Acta Biologica Hungarica

, Volume 55, Issue 1–4, pp 31–37 | Cite as

Multisensory Convergence in the Mushroom Bodies of Ants and Bees

  • W. GronenbergEmail author
  • G. O. López-Riquelme


The mushroom bodies, central neuropils in the arthropod brain, are involved in learning and memory and in the control of complex behavior. In most insects, the mushroom bodies receive direct olfactory input in their calyx region. In Hymenoptera, olfactory input is layered in the calyx. In ants, several layers can be discriminated that correspond to different clusters of glomeruli in the antennal lobes, perhaps corresponding to different classes of odors. Only in Hymenoptera, the mushroom body calyx also receives direct visual input from the optic lobes. In bees, six calycal layers receive input from different classes of visual interneurons, probably representing different parts of the visual field and different visual properties. Taken together, the mushroom bodies receive distinct multisensory information in many segregated input layers.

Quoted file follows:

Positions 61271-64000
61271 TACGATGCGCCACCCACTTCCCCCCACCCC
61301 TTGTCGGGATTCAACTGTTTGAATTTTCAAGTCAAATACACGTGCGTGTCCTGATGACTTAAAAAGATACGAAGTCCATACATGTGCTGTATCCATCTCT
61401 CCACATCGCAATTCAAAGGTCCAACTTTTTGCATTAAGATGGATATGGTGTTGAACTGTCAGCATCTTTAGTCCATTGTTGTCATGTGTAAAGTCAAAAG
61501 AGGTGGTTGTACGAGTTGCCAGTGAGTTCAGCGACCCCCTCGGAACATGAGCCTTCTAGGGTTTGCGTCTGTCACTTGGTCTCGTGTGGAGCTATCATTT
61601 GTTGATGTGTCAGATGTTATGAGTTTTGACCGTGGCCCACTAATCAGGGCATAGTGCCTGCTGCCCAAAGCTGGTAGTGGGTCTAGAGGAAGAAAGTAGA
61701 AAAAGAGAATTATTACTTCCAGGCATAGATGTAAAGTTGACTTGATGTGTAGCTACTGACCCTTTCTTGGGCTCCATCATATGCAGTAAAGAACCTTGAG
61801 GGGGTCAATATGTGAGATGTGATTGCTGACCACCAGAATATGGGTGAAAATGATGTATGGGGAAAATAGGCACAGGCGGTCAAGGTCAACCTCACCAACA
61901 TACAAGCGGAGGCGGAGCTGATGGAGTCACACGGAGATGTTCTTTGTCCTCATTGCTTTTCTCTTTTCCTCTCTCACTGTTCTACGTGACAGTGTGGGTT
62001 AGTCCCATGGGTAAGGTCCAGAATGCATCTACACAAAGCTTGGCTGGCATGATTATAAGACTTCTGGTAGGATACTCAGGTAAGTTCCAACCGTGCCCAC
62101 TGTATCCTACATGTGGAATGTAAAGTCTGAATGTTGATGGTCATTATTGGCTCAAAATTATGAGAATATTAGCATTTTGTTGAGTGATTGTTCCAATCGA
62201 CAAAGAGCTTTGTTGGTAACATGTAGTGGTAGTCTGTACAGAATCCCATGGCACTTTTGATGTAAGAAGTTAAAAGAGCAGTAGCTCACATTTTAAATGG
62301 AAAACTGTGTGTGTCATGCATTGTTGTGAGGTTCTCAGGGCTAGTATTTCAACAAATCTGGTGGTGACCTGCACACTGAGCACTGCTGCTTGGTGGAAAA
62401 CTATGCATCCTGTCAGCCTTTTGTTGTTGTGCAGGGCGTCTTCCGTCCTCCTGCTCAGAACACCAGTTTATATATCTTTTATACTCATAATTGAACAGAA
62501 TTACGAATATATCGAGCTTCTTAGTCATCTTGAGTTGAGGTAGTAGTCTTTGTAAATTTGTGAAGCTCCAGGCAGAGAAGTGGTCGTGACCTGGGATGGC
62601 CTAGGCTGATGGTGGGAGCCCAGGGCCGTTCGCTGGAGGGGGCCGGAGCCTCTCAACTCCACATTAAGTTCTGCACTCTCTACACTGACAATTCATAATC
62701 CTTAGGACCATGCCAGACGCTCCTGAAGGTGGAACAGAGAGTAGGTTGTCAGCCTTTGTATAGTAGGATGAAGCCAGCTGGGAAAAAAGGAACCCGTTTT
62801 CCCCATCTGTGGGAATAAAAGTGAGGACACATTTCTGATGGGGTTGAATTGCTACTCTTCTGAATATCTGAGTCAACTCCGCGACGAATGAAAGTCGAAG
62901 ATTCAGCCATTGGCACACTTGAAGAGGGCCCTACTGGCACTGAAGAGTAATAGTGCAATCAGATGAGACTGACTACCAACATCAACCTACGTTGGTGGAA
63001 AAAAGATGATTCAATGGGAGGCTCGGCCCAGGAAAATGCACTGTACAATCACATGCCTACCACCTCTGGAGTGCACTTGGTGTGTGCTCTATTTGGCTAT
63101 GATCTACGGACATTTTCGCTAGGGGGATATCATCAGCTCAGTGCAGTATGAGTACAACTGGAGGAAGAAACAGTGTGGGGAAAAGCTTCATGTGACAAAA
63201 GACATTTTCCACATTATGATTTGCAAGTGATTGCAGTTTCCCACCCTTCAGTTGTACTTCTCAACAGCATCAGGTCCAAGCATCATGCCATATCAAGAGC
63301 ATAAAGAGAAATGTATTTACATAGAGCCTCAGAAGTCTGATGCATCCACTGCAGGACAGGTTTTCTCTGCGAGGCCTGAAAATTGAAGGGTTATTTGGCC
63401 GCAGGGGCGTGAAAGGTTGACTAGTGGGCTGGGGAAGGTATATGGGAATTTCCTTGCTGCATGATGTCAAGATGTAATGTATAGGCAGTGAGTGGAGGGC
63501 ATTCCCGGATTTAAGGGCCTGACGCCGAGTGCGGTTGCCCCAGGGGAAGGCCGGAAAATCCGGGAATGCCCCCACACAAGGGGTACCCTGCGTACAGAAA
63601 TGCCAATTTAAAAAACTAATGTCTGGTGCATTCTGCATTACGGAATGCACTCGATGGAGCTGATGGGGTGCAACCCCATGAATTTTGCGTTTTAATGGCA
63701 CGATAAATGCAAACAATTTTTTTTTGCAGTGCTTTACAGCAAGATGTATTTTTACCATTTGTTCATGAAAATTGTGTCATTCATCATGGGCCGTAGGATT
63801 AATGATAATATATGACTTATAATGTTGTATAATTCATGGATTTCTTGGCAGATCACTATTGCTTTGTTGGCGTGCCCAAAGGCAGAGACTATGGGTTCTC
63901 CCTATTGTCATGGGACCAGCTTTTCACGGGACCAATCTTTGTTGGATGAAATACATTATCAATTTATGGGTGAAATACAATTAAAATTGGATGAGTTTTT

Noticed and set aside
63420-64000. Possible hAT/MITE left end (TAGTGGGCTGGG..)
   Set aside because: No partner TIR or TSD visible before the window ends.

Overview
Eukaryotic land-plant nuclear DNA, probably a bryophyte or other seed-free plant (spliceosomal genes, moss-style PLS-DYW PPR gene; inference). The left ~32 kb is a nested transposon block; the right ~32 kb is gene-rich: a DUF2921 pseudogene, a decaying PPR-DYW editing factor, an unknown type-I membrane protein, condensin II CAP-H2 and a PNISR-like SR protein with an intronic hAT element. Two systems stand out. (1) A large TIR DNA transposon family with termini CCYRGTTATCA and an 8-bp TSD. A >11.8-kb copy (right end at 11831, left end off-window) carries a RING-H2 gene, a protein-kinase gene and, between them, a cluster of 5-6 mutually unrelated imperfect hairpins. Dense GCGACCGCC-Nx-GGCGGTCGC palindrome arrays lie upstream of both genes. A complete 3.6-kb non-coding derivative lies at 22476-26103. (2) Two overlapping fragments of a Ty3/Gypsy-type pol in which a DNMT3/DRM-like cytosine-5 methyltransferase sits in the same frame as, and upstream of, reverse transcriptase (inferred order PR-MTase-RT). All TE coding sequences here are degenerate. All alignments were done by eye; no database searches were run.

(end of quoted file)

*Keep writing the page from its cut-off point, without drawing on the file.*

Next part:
Neuroanatomy learning memory insects multimodal information 


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© Akadémiai Kiadó, Budapest 2004

This article is distributed under the terms of the Creative Commons Attribution 4.0 International License (, which permits unrestricted use, distribution, and reproduction in any medium, provided you give appropriate credit to the original author(s) and the source, provide a link to the Creative Commons license, and indicate if changes were made.

Authors and Affiliations

  1. 1.Division of Neurobiology, Arizona Research LaboratoriesUniversity of ArizonaTucsonUSA
  2. 2.Laboratorio de Neurofisiología Comparada de Invertebrados, Facultad de CienciasUNAMMexico

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